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Pros & cons to legalizing marijuana in NYS

“We’re optimistic that third times the charm"
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Posted at 6:16 PM, Jan 06, 2021
and last updated 2021-01-06 18:28:13-05

BUFFALO, N.Y. (WKBW) — “I think this should have been passed years ago,” remarked Governor Andrew Cuomo.

Governor Cuomo is once again calling for the legalization and regulation of marijuana for recreational use by adults.

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Governor Cuomo is once again calling for the legalization and regulation of marijuana Wednesday.

The governor announcing his plans Wednesday, saying it is designed to generate new revenues for the state caught in an economic crunch.

For a third time, Governor Cuomo, a Democrat, is calling for state lawmakers to approve recreational marijuana.

Cuomo said it would generate about $300-million a year for the state and it would stop what he calls “exaggerated injustice” for minorities.

“Too many people have been imprisoned and incarcerated and punished. Too many of those people are Black, Latino and poor,” declared Cuomo.

“There's no discussion about public health and safety,” stated Senator Patrick Gallivan, Republican.

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Senator Patrick Gallivan, republican, in a Zoom interview.

Galilivan is not in support of legalizing marijuana. He said a deficit should not be a reason for supporting it.

"No. Not at all and I think we have to deal with public health and safety first. We don't know — there's no science that says smoking marijuana is healthy and smoking is okay and not detrimental to your health and I think that has to come first,” Gallivan explained. "We’ve got people that are advocating for the legalization of recreational simply based on the state having a deficit."

Gallivan also points out that driving under the influence of marijuana remained an issue.

But New York Cannabis Growers & Processors Association is applauding the governor's proposal.

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Kaelan Castetter, vice president, New York Cannabis Growers & Processors Association, in a Zoom interview.

“It’s definitely the year we need to get it done,” responded Kaelan Castetter, vice president of the organization.

Castetter said the licensing and control over the program would make it safe.

“When you bring something into the legal market place and you regulate it you just allow for a more safer product, safer method of consumption and more transparency for the consumer,” Castetter said.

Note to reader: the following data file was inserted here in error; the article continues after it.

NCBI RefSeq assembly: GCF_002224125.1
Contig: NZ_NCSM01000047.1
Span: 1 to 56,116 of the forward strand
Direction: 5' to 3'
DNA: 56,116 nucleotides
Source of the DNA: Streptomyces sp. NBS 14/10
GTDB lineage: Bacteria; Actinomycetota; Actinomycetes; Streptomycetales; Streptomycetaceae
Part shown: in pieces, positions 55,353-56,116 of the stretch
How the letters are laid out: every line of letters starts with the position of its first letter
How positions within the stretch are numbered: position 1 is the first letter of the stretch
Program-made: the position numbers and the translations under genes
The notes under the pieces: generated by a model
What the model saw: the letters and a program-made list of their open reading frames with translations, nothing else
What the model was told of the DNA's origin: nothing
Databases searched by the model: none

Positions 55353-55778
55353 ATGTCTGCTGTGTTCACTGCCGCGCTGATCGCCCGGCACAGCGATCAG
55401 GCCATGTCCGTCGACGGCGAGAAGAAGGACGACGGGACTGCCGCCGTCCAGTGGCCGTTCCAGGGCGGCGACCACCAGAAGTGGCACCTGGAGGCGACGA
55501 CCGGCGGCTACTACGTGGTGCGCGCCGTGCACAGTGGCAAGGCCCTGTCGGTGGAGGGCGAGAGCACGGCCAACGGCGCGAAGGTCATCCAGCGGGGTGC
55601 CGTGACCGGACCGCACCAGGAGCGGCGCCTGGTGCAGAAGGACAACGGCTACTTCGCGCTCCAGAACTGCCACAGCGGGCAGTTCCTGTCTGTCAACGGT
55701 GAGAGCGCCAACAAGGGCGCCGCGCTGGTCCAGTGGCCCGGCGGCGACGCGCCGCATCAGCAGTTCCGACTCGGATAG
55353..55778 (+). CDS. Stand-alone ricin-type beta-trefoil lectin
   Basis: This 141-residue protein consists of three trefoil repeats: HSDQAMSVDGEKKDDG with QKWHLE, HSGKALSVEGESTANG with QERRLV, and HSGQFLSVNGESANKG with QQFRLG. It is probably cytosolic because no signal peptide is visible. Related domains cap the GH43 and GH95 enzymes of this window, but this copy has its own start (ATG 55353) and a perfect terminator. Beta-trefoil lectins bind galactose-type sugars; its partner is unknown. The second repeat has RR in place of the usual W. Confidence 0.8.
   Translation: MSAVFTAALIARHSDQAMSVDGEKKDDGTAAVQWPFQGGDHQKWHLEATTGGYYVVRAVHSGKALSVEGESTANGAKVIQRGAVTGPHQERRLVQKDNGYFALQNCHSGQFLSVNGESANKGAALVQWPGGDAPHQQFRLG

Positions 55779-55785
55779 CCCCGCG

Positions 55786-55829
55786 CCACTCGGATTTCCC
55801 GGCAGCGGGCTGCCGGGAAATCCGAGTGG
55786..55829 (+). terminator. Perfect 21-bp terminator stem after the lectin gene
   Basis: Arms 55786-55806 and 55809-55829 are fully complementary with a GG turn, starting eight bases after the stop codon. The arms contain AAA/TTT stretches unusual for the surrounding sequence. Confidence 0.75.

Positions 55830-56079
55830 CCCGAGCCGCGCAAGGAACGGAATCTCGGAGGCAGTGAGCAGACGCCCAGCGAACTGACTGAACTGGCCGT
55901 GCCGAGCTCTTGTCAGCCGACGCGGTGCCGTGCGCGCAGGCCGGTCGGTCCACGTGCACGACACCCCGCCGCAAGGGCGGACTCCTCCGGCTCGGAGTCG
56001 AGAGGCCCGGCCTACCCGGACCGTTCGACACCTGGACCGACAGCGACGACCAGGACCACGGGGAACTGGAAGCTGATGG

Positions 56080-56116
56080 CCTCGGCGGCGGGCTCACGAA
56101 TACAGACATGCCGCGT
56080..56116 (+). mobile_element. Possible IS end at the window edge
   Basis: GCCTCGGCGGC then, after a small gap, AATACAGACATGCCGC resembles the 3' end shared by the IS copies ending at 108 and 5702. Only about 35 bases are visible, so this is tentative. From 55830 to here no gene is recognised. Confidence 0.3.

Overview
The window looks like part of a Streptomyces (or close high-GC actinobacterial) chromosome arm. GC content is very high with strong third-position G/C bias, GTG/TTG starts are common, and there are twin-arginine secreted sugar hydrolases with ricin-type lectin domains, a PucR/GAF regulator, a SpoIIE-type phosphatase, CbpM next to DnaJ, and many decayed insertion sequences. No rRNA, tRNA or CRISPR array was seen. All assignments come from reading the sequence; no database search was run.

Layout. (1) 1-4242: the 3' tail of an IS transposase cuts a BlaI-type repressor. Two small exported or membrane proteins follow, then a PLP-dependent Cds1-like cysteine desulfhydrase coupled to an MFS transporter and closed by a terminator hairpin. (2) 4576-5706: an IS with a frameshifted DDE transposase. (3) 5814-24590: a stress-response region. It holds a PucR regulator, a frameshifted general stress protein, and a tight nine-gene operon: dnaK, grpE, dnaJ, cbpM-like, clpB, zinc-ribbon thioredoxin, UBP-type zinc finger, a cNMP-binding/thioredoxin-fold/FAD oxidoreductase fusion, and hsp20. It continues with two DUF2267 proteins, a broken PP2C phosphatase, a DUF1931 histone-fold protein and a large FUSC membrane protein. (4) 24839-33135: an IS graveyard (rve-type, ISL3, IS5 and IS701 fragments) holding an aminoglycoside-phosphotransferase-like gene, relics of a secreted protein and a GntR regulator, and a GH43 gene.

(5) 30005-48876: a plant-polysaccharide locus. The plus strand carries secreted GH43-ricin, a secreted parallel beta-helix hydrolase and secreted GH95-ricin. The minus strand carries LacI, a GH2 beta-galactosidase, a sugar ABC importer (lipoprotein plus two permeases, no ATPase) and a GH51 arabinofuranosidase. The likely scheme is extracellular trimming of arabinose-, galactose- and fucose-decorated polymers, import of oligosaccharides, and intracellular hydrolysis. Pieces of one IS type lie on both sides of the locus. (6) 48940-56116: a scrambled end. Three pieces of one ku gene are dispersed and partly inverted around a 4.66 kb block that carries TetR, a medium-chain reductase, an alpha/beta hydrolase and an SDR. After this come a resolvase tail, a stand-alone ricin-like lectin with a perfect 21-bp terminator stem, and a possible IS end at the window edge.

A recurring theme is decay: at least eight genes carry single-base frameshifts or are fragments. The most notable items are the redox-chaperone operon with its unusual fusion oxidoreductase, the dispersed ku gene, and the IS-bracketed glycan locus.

Castetter also responded to our question about driving under the influence and potential dangers.

“Under a regulated program, they will know how much THC they are consuming, but it will give our law enforcement more tools to enforce it — the same as you enforce people being intoxicate," answered Castetter.

There have been two different past proposals on the issue, the governor's and the legislature's version.

Castetter said the legislature proposal calls for a percentage of sales tax to go back to counties and the municipality where it’s sold.

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Marijuana grown in greenhouse.

Legalizing marijuana could also offer an economic boost in Buffalo.

Brad Termini, CEO of Zepry, a California based cannabis company, who wants to build a massive cannabis facility at Buffalo Lakeside Commerce Park in south Buffalo.

"It's the perfect size. We’re optimistic that third times the charm and this is the year,” responded Termini.

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Proposed site in Buffalo.

The proposed cannabis campus for Buffalo would include greenhouses and processing for marijuana

“That would entail high tech cultivation — manufacturing — product, creation — really kind of soup to nuts,” replied Termini.

Termini said it also has the potential to add between 500 to 1,000 local jobs.

We also asked Termini about concerns of public safety.

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Brad Termini, CEO of Zepry, a California based cannabis company, in a Zoom interview.

"It’s natural for people to be fearful of change — but you need to look at other states,” responded Termini. "Cannabis has been legalized in California for almost 20 years and none of the fears that you hear — have really come to realization in California or other states where it was legalized."

The governor is expected to formally present his proposal in his upcoming state of the state address.